'This method of identification will not replace primary evidence, such as fingerprints and DNA, or secondary evidence which includes for example tattoos or evidence of clinical conditions or surgical intervention but comes under the heading of tertiary evidence which we consider to be corroborative of identity. Every item found is useful in situation such as this, and everything is examined and recorded, which is why having a standardise framework for jewellery classification, is so important.

CAHID is primarily tasked with developing a novel method to optimise the operational commonality ('standard terminology') of identification data across all 188 INTERPOL member countries in the event of an international mass fatality event.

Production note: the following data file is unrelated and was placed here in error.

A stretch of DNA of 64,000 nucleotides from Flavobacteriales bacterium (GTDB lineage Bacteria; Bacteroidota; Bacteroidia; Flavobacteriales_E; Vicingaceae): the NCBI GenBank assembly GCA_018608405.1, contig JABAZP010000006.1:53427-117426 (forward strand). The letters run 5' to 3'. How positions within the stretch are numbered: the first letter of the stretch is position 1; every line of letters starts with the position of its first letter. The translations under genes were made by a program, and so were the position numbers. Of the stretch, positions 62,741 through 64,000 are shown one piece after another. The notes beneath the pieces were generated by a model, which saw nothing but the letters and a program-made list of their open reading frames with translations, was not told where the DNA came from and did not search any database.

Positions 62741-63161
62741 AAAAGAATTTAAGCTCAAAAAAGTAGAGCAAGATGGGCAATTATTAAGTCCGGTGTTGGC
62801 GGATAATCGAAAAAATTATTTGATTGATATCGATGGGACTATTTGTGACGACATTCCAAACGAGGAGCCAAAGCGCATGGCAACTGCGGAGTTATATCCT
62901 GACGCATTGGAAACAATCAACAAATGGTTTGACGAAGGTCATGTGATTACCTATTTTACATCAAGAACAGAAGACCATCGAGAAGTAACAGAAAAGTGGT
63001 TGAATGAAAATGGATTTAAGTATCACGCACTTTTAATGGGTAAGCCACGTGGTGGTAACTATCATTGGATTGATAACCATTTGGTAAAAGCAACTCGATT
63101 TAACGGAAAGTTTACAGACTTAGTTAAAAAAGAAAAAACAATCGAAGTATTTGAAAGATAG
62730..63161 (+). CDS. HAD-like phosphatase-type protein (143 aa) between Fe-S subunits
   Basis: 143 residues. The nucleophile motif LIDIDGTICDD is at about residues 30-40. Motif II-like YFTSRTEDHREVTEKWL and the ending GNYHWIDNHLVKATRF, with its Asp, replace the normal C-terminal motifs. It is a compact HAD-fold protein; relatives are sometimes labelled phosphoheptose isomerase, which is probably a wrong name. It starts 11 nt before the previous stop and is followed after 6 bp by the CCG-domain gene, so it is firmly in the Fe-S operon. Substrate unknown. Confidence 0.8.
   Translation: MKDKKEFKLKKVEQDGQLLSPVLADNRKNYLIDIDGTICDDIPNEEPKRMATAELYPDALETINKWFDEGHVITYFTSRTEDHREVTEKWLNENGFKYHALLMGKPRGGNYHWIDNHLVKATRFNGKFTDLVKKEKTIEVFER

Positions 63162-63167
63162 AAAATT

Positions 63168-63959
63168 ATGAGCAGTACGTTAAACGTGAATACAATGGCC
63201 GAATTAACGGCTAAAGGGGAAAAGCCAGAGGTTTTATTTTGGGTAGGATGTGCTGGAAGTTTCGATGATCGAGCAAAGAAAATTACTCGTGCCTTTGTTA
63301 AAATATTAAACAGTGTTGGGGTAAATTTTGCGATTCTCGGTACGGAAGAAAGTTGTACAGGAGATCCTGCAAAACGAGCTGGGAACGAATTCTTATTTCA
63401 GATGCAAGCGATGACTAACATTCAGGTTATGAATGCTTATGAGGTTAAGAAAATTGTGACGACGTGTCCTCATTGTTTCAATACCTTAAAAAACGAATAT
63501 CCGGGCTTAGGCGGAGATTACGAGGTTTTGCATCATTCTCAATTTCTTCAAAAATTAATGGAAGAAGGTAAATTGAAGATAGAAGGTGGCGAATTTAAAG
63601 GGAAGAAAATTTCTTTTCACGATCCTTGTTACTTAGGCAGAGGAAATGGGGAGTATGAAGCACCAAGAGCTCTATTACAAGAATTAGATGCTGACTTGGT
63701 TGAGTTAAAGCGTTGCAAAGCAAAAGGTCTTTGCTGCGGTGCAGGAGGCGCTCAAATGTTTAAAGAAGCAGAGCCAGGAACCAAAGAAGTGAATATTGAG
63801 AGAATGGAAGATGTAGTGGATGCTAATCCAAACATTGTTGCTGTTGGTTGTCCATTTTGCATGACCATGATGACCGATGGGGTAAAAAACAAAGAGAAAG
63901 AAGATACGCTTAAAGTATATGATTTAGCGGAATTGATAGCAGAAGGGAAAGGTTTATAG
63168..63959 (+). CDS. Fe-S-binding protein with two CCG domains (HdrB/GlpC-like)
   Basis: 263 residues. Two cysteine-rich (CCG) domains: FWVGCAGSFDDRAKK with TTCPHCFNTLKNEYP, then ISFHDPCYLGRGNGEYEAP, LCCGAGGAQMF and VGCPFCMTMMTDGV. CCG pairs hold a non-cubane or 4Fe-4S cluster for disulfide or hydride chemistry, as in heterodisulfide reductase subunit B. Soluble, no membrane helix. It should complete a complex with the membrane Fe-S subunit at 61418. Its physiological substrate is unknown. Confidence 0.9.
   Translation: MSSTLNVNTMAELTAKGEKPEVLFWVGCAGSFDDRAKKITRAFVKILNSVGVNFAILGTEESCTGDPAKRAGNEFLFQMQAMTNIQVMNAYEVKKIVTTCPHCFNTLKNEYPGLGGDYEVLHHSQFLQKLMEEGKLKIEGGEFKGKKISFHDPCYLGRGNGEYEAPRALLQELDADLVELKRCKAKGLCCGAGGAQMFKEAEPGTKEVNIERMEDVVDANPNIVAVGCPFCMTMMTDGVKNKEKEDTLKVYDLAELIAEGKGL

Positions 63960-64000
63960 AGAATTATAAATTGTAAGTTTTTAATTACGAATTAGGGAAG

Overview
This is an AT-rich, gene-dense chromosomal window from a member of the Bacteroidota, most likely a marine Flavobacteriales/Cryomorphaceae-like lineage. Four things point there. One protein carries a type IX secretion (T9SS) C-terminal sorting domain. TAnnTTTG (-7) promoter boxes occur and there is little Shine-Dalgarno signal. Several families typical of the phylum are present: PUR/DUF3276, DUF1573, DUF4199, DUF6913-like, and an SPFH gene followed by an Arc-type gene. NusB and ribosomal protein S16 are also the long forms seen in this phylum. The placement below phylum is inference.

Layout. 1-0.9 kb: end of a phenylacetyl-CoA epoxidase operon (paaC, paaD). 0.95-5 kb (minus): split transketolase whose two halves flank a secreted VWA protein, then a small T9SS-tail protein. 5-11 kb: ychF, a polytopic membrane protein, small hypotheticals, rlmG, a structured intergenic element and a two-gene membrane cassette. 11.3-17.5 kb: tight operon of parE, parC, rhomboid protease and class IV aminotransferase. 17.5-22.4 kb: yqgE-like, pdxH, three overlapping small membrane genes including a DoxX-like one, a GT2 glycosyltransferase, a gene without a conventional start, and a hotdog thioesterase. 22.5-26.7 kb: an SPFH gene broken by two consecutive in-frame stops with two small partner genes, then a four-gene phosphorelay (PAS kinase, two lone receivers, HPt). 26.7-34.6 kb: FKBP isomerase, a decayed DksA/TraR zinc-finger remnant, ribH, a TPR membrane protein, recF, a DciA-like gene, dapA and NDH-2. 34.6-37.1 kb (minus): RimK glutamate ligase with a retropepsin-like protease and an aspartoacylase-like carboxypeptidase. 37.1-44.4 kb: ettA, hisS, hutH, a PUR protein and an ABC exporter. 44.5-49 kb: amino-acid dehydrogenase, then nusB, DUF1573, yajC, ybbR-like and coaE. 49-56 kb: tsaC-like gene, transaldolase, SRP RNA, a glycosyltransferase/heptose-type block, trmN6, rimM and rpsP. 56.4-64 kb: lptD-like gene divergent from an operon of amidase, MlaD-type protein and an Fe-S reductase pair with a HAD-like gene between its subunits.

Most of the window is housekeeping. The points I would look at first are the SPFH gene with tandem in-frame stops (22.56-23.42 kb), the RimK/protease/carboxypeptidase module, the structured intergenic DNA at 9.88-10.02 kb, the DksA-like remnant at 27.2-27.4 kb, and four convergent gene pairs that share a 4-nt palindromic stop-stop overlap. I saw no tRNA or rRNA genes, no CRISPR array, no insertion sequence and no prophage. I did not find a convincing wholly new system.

The development of a jewellery classification and description system forms an important part of this. Research into image retrieval and matching methods for assisting forensic identification with respect to craniofacial superimposition approaches to face recognition and body modifications is also being carried out at Dundee as part of this project.

Dr Jan Bikker, one of the Post Doctoral Researchers on this project, said, 'It is hoped that the implementation of our research, in combination with work carried out by the other FASTID partners, will create a state-of-the-art web-based system with greater functionality and efficiency in terms of reconciliation (matching) and recording of identification data in international disasters and/or missing person cases.

'It will also help to standardise information about jewellery for a worldwide database of missing persons.'